Young forwards key to success for Pens


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The Pittsburgh Penguins have won a total of five Stanley Cup championships.

Austin Bechtold, Club Member

The Pittsburgh Penguins have figured it out, and their young forwards have benefited.

When Sidney Crosby and Evgeni Malkin began their careers with the Penguins, the team had trouble developing young players into key contributors.

The Pens were known for trading multiple draft picks and young players with former GM Ray Shero. Shero’s main goal was to acquire experienced veterans ready to help compete in a playoff run.

The Penguins were never able to go on that run, so Shero lost his job.

Enter General Manager Jim Rutherford and then Coach Mike Sullivan to change the narrative in Pittsburgh.

Rutherford decided to keep most of his young players, knowing that they will soon be the key pieces to get over the top. Forwards Conor Sheary, Bryan Rust, Tom Kuhnhackl, and Jake Guentzel have all proven Rutherford right.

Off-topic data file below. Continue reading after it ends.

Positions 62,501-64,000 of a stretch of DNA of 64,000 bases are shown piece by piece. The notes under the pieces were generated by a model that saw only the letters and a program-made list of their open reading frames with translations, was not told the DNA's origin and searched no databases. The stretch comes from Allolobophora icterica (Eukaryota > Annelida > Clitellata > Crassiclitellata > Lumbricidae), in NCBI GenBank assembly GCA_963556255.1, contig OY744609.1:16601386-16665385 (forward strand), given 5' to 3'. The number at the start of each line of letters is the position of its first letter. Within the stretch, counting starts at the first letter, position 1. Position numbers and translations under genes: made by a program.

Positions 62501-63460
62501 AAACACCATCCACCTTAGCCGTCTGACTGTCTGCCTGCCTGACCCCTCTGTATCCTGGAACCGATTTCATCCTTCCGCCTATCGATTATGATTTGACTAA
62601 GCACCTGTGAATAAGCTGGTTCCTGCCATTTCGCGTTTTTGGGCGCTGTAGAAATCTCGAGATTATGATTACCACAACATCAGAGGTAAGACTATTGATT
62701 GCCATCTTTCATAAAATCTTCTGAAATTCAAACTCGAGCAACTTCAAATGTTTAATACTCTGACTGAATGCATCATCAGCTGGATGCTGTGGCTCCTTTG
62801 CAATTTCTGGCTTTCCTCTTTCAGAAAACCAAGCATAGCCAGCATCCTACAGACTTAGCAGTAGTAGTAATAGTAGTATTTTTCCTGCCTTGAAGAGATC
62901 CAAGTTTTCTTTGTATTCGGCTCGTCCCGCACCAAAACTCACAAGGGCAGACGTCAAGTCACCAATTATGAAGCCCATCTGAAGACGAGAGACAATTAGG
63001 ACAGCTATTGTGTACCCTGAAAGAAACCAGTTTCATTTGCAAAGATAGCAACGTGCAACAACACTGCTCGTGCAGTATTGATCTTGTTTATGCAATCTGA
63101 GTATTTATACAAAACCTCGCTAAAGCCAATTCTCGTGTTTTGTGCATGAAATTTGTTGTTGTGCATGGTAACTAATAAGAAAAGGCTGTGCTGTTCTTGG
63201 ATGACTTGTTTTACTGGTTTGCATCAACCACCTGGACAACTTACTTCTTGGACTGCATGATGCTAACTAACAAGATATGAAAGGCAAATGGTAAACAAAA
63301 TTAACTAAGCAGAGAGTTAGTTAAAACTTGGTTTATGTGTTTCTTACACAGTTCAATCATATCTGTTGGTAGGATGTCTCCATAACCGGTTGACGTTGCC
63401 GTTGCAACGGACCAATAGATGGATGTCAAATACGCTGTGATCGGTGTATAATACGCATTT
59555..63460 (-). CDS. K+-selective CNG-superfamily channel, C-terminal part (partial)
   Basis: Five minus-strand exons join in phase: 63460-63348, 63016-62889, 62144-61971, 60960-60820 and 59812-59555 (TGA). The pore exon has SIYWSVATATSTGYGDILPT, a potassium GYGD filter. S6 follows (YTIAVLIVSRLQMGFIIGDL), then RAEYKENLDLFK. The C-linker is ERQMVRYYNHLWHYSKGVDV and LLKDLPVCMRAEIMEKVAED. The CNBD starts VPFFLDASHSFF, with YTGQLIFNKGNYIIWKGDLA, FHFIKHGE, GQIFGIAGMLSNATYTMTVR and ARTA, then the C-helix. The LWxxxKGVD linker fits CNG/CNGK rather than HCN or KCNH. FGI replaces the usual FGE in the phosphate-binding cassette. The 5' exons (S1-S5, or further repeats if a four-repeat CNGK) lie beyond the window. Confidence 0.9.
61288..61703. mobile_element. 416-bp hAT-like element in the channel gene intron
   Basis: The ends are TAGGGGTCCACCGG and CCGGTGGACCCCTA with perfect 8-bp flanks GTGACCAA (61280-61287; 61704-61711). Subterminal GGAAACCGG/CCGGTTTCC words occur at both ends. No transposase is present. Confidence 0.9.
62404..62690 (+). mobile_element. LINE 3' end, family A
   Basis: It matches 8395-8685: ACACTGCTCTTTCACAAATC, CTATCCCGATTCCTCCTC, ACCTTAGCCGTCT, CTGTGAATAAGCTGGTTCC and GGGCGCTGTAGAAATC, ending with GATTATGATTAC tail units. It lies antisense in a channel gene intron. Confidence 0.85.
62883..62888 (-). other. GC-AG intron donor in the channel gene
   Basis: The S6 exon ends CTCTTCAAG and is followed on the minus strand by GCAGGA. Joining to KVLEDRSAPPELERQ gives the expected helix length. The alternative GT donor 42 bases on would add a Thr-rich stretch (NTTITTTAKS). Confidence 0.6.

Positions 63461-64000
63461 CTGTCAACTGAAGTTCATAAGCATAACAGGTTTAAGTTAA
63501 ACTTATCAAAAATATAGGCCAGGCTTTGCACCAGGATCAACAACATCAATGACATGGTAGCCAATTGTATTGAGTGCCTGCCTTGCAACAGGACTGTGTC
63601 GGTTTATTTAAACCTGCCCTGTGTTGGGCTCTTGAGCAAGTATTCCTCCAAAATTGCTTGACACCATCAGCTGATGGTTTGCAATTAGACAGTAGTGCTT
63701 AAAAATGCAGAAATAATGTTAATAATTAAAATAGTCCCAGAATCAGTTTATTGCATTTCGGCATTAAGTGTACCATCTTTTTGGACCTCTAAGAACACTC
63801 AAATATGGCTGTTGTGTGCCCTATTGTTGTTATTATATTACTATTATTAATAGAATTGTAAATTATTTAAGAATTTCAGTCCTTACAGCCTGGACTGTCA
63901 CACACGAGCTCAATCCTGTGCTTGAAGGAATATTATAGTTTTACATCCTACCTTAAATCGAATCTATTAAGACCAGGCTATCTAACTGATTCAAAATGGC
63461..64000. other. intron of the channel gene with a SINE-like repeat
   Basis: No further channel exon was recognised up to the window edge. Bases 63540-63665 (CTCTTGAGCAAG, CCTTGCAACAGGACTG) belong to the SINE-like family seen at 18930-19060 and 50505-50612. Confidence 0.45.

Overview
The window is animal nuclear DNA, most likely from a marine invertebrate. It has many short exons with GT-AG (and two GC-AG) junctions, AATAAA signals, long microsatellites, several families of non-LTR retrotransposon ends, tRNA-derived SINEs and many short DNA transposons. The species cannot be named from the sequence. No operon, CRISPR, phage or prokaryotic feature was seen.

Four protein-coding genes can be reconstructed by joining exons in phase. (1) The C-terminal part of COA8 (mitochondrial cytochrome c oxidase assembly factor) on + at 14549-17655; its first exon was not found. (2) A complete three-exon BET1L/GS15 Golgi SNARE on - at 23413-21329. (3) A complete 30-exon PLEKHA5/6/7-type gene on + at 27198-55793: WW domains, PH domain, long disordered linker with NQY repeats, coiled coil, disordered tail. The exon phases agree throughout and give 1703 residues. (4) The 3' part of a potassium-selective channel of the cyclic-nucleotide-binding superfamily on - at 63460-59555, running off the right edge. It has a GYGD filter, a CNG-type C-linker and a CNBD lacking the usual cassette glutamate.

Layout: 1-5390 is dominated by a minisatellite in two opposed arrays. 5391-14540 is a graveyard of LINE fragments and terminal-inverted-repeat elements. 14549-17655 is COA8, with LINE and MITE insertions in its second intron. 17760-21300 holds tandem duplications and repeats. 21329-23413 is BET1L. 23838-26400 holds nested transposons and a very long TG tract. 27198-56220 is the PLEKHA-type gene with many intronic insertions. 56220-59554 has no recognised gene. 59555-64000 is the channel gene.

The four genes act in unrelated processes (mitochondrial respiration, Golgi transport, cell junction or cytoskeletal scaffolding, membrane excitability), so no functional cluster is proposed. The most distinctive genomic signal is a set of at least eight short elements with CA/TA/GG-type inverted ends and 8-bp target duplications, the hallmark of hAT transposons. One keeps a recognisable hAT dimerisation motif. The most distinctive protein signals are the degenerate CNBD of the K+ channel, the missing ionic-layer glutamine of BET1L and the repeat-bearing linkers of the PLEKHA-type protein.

The first three have helped the team to back-to-back Stanley Cup championships, and Guentzel recorded the most points and game-winning goals as a rookie in the playoffs to help win the last championship.

The influence of Crosby and Malkin has helped these players and each one, except Kuhnhackl, who plays on the fourth line, plays with one of the stars.

Since Sullivan has arrived, young players have done nothing but score and contribute either on the power play, penalty kill, or at full strength. With two more forwards, Zach Aston-Reese and Daniel Sprong, not far away, the recent trend could continue.

The Penguins have young players with promise: the promise that winning is possible on the road to becoming stars.

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